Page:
Polo Club Founder Guilty of DUI Manslaughter

Goodman faces up to 30 years in prison.

By Karen Franklin
|  Friday, Mar 23, 2012  |  Updated 4:27 PM EDT
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Polo Mogul Testifies In His Manslaughter Trial

Palm Beach County Sheriff

John Goodman

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Polo Mogul's DUI Manslaughter Trial Continues

The wealthy South Florida polo mogul charged in the DUI manslaughter death of a 23-year-old man was back in court Wednesday for the second day of testimony in his trial. John Goodman, the founder of the International Polo Club Palm Beach, is charged in the Feb. 12, 2010 crash that killed Scott Wilson.

Polo Mogul Testifies In His Manslaughter Trial

The South Florida multimillionaire accused of DUI manslaughter took the stand in his own defense Wednesday. John Goodman is the founder of the International Polo Club in Palm Beach. He made headlines last year when he adopted his girlfriend as his daughter -- allegedly to save his fortune in a civil lawsuit. Goodman is charged in the February 2010 crash that killed 23-year-old Scott Wilson.
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A Palm Beach County jury found the International Polo Club founder guilty Friday of drunk driving and killing a man.

John Goodman, 48, was found guilty of DUI manslaughter and vehicular homicide. He faces up to 30 years in prison.

Roy Black, Goodman’s attorney, issued a statement after the conviction.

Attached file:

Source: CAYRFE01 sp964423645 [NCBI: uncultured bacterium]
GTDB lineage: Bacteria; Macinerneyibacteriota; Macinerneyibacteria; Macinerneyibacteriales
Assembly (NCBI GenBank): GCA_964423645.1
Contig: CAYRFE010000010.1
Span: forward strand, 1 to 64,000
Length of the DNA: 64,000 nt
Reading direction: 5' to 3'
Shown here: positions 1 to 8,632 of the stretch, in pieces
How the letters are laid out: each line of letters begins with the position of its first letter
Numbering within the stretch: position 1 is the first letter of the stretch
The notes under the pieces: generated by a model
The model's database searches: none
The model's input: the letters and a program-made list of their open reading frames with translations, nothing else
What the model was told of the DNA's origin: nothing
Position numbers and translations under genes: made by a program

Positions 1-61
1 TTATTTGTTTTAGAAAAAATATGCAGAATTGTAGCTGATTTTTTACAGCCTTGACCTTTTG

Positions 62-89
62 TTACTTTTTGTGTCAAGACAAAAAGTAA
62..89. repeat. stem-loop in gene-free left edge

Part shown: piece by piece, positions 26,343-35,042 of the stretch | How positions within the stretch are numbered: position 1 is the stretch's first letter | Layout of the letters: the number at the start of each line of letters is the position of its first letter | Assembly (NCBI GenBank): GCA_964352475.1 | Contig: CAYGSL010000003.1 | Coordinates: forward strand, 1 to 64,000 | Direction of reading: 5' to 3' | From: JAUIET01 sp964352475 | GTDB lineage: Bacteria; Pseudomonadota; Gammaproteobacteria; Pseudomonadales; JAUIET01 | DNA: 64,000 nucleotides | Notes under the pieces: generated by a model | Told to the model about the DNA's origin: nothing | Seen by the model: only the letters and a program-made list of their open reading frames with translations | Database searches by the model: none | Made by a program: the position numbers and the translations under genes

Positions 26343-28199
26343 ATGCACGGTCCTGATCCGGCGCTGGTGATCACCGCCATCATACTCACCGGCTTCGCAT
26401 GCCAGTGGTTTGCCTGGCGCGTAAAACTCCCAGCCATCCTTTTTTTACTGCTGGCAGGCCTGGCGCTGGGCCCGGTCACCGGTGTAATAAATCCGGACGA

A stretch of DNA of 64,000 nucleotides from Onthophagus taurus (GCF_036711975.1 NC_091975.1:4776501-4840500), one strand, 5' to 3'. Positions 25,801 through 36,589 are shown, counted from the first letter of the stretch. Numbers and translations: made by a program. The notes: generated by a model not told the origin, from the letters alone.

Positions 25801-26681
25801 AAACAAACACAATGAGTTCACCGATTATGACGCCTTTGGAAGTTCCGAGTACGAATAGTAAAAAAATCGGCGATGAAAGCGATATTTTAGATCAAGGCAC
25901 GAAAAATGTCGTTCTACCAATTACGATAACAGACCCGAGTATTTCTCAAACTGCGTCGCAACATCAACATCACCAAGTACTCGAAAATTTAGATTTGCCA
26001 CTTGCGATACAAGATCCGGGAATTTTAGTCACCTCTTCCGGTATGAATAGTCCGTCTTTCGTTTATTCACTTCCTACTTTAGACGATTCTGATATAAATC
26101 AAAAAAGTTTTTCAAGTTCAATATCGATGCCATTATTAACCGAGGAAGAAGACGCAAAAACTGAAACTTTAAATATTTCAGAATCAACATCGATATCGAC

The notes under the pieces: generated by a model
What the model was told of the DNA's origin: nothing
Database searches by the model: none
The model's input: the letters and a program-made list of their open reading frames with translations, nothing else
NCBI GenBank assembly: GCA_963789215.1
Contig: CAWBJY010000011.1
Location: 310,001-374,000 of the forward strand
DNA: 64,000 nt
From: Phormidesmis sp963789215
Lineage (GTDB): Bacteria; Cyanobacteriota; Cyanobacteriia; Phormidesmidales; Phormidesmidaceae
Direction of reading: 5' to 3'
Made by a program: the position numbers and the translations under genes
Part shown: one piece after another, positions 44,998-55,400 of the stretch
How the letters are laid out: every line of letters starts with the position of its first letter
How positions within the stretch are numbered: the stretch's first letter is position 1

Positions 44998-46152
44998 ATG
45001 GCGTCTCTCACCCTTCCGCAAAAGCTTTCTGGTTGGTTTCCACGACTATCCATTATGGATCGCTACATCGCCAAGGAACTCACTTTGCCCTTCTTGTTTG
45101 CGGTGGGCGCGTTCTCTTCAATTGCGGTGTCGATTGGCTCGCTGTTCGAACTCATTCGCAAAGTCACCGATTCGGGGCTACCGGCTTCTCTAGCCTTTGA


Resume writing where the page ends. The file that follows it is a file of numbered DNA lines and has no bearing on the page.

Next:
“It is our belief that multiple errors were committed during and before the trial that, in effect, denied our client’s ability to get a fair trial,” said Black. “We intend to file an appeal so that our client can receive the just and fair proceeding to which he is entitled by law.”

Goodman allegedly ran a stop sign in his Bentley, hitting 23-year-old Scott Wilson’s car and causing him to plunge into a lake and drown. Authorities say Goodman left the scene and waited nearly an hour to call 911.

Police said the defendant's blood alcohol level was more than two times over the legal limit. Goodman said he drank after the crash on his way to find a phone to call for help.

Goodman made headlines last year after he adopted his girlfriend as his daughter. Prosecutors say he did this to protect his fortune as founder of the International Polo Club after settling a civil lawsuit with the victim's family.

The International Polo Club is located in Wellington.
 

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